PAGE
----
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Emily Critchley – This Is Not A True Thing

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Published 2013, Paperback. ISBN 9781291388787

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‘This Is Not A True Thing’ is a sequence of poems and paintings.

At the centre of the writing is narrative, submerged in a fizzy fluid of multifaceted obstructions and luminous hiccups, but recurrently emerging through gaps and sometimes launching into sustained eloquence. Important, pressing narrative which urges the whole thing forward through every pitfall and barrier. We are thrown back on our own memories: the reader hops skips and leaps along the text and is constantly questioned, impelled by the augmenting sense that it matters, that the voice gargling itself into all these jumps and displacement is urgent and behaves like this because it is urgent, also because there is a constant duty owed to the contrary, and the ridge between intimate/personal and cultural/political is not tolerated for a second. Richness of linguistic resource is so calibrated at speed that the metaphor and the fact converge and nag each other in flight (il duello amoroso). The literary pastoral (nothing to do with “nature”) is a dainty mesh which constantly lightens the journey and entraps the foot, a kind of authorial charade, a constant self interruption creating gaps for the emergence of love through the necessary defiance, an archaeological back-sight, and a green sieve through which the necessary transmissions are rushed in shreds, as the voice strives for home through a tangle of hyperactive gardenage. And how it all pursues itself, and increasingly emerges into the light, into closing bids for clarity without reduction, the elegant and unmannered heart-tone of the vindicated voice.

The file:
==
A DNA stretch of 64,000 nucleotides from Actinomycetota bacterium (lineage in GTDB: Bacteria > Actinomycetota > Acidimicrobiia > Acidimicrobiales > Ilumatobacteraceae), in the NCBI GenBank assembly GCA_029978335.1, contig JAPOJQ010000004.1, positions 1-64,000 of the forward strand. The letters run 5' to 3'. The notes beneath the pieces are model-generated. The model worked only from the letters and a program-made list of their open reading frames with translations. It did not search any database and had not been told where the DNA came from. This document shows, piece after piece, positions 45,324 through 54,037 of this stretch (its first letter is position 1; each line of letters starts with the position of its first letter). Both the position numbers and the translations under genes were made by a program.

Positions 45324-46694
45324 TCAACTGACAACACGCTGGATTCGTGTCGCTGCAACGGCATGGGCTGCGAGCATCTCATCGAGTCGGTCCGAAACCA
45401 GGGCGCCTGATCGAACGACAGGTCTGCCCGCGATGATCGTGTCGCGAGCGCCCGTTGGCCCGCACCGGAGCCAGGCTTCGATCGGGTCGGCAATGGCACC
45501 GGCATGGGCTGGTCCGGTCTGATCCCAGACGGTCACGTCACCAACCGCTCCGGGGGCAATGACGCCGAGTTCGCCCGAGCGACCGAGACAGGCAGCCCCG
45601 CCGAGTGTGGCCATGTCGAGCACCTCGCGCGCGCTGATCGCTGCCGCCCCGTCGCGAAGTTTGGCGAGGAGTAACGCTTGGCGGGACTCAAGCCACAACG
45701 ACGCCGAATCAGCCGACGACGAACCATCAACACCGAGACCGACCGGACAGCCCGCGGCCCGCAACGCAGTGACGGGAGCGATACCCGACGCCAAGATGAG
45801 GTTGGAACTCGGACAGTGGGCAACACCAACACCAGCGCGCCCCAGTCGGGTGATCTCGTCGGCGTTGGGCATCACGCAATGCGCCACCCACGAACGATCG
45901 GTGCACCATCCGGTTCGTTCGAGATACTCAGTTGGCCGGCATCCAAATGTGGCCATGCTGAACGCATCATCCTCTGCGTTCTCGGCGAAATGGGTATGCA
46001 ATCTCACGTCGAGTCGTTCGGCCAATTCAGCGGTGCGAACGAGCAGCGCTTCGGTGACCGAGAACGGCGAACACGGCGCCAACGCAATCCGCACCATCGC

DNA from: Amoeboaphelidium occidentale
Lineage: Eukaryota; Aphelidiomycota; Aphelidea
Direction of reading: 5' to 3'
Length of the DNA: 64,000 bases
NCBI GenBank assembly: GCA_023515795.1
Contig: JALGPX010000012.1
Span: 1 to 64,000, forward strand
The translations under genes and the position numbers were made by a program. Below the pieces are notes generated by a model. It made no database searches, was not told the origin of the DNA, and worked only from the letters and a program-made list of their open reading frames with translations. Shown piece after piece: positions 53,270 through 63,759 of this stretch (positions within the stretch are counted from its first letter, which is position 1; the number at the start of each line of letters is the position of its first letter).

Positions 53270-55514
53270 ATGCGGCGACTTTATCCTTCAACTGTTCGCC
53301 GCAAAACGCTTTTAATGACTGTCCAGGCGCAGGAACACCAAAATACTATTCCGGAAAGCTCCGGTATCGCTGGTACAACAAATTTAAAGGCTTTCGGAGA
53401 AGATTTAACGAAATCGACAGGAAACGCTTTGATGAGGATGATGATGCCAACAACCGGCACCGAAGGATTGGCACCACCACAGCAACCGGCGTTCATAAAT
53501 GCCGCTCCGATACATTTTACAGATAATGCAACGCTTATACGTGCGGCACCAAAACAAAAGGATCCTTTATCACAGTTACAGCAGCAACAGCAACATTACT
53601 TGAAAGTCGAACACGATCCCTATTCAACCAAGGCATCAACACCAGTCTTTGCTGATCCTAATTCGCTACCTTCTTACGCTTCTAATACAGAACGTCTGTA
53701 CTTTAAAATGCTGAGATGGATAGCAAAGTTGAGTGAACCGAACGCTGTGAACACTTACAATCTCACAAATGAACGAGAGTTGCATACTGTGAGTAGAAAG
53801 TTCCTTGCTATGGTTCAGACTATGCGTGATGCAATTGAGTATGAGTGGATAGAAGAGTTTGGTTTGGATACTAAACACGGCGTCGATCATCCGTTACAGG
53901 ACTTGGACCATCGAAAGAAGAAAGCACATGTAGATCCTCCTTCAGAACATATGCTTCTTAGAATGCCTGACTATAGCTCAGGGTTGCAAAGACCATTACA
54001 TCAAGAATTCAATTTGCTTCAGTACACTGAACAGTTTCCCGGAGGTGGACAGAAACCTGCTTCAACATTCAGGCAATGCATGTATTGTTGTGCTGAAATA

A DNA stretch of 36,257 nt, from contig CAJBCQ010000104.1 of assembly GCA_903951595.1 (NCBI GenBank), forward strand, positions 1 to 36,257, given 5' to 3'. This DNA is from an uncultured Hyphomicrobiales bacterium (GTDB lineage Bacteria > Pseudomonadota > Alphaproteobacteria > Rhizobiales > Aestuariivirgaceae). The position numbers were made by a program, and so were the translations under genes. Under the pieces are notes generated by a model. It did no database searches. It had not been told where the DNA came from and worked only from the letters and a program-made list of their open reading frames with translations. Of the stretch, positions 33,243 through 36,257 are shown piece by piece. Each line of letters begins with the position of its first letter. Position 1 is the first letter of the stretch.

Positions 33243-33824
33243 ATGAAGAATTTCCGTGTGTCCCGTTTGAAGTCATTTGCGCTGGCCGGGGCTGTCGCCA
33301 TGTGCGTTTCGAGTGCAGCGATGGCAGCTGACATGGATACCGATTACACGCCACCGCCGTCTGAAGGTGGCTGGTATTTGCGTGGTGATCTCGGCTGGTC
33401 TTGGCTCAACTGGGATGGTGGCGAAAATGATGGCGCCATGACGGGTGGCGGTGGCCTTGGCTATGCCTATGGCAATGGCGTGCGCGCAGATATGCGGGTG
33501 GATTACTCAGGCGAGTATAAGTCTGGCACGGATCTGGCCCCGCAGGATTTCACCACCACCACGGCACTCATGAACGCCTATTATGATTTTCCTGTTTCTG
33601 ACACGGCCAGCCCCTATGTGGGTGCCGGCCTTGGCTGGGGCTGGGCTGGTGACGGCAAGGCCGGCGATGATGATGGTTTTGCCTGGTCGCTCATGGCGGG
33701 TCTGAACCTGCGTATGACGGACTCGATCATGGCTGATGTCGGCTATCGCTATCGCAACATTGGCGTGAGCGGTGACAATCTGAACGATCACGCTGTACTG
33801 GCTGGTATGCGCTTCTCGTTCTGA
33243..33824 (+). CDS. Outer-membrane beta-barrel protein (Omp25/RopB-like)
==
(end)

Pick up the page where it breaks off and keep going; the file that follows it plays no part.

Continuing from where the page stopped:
So it is all quite a coloratura business, and there are also pictures of blue and white flows with holes in them, and sometimes knots of blood forming in the restless sea.

Peter Riley

Emily Critchley holds a PhD in contemporary, American, women’s poetry and philosophy from the University of Cambridge. She is the author of several critical articles – on poetry, philosophy and feminism – and several poetry publications. Her Selected Writing, ‘Love / All That / & OK’, was published by Penned in the Margins in 2011. In 2004 she won the John Kinsella – Tracy Ryan prize for poetry, at the University of Cambridge, and in 2011 was joint winner of the Jane Martin Prize for Poetry. Critchley teaches English and Creative Writing at the University of Greenwich, London.

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